With the weather getting dramatically wetter and colder, it is important that employees are comfortable and well-looked after in the workplace. Of course, looking after the physical health of employees is a priority, but it will also cost human-capital should your employee have a nasty trip from rain being on the floor, or catching the flu.
As an employer, here are five precautions that you should take to ensure that you avoid any hefty work accident claims and your staff is kept comfortable and safe.
Make use of wet floor signs
Wet floor signs are essential for any workspace, and probably one of the signs that will be most used during winter. Employees drag rain and snow in from the bottom of their shoes, and the person that follows might slip over on this.
Using a wet floor sign makes staff think twice about where they walk and allow them to be a bit more cautious when walking around.
There are a number of signs that you can purchase to prevent slips, trips and falls in the office. For some ideas, check out this page from Label Source on the sorts of signage that your office may need.
Set the temperature
You need to ensure that the office is set to a temperature where everyone is comfortable. You’ll always get employees that are hotter or colder than others, but you need to come to a decision that the majority are happy with when it comes to setting the temperature on the thermostat.
Ensuring that your workspace is the right temperature will certainly improve productivity and improve the mood of the office.
“We have a thermostat that automatically turns on when the temperature drops below a certain heat,” says Helen Hose, HR manager at Pure Commercial Finance. “This is to ensure the office is kept at a consistent temperature level. The thermostat is set to a temperature that is a reflection of how the majority of employees are feeling. If most of the office is cold, then they’re welcome to turn it up or vice versa, although I ensure that they check with the rest of the team first rather than turning it on whenever it suits them.”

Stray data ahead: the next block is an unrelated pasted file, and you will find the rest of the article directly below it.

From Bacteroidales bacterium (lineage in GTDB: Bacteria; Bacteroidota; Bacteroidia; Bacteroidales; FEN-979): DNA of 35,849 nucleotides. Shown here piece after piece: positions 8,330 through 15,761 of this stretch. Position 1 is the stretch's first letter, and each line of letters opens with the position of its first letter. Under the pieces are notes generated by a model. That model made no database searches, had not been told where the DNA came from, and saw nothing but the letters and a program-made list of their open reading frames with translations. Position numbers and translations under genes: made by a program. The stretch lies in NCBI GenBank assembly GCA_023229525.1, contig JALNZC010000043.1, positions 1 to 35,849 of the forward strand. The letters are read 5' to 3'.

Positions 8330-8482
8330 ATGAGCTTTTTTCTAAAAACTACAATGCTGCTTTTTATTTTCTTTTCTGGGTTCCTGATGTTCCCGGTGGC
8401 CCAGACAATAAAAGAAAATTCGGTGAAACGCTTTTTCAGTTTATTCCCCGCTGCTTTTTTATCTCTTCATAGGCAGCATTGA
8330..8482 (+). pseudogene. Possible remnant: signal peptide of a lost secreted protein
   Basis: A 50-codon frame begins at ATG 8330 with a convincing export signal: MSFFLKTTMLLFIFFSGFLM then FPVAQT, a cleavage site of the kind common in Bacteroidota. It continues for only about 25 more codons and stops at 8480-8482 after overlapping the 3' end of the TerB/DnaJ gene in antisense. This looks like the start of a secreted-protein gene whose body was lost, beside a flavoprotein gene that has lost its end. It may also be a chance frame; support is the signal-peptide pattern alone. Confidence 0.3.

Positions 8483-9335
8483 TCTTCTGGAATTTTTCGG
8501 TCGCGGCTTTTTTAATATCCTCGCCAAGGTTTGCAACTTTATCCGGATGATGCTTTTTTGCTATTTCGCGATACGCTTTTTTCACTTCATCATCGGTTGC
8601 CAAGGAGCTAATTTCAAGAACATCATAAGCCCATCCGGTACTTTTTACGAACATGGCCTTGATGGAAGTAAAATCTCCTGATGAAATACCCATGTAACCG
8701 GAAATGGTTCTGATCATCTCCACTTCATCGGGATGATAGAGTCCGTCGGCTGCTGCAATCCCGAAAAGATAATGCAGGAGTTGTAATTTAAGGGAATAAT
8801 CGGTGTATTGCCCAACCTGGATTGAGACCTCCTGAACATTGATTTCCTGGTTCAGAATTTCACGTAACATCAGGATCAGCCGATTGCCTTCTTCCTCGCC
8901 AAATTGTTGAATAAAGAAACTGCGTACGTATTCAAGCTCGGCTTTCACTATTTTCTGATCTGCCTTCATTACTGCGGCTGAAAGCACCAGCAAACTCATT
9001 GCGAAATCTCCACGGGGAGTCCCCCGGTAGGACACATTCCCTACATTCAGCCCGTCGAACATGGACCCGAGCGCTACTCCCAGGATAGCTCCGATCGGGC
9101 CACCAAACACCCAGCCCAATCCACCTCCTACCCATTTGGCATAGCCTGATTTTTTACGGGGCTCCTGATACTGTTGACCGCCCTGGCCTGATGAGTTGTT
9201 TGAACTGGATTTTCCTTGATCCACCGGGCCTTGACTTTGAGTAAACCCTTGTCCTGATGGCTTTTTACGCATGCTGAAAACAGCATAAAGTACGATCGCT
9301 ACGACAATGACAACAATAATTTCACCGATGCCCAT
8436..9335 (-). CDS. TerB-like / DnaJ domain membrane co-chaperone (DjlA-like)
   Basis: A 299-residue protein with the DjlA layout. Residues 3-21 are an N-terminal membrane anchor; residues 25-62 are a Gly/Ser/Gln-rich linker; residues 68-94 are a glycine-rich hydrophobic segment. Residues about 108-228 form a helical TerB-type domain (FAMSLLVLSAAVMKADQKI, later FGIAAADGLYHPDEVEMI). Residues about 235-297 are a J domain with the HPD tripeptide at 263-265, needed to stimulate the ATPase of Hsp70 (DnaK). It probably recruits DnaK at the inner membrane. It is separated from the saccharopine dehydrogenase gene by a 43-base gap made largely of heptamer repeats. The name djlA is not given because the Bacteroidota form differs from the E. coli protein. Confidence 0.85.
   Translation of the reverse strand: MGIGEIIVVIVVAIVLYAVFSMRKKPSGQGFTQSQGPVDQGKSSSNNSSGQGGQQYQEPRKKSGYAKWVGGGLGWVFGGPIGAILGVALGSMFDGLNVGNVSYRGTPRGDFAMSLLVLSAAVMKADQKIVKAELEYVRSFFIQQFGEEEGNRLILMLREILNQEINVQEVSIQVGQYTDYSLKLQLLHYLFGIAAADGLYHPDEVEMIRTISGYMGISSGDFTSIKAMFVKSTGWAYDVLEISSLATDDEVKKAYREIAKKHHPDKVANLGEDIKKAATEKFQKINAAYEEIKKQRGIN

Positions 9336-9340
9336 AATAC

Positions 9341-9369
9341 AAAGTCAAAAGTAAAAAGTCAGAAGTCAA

Dedicate one entrance
If more than one entrance is used to enter and exit the office, then lock all of them bar one. This will ensure that you’ll only have to keep one entrance clear and clean rather than all of them, plus it will limit heat loss from the building during the colder months of the year
Make it obvious which entrance is in use by putting up signs pointing towards it.
Provide the correct equipment
If your staff are required to wear a polo shirt and trousers every day as part of their work uniform, then it might be a good idea to invest in some winter wear, such as company fleeces to ensure that your employees aren’t cold during their working day.
If you don’t want to spend money on company fleeces, then suggest that staff are able to wear their own outerwear in a basic colour so that they’re comfortable throughout the day.
Offer remote working
Rather than putting your employees at risk and asking them to come in when there is torrential rain or snow, if it is possible, then it might be worth offering employees work from home days. This will put the long commuters at ease as they won’t have to travel on icy roads, and it will avoid any accidents taking place in your workplace.
Sign up to our newsletter to get the latest from Business Advice.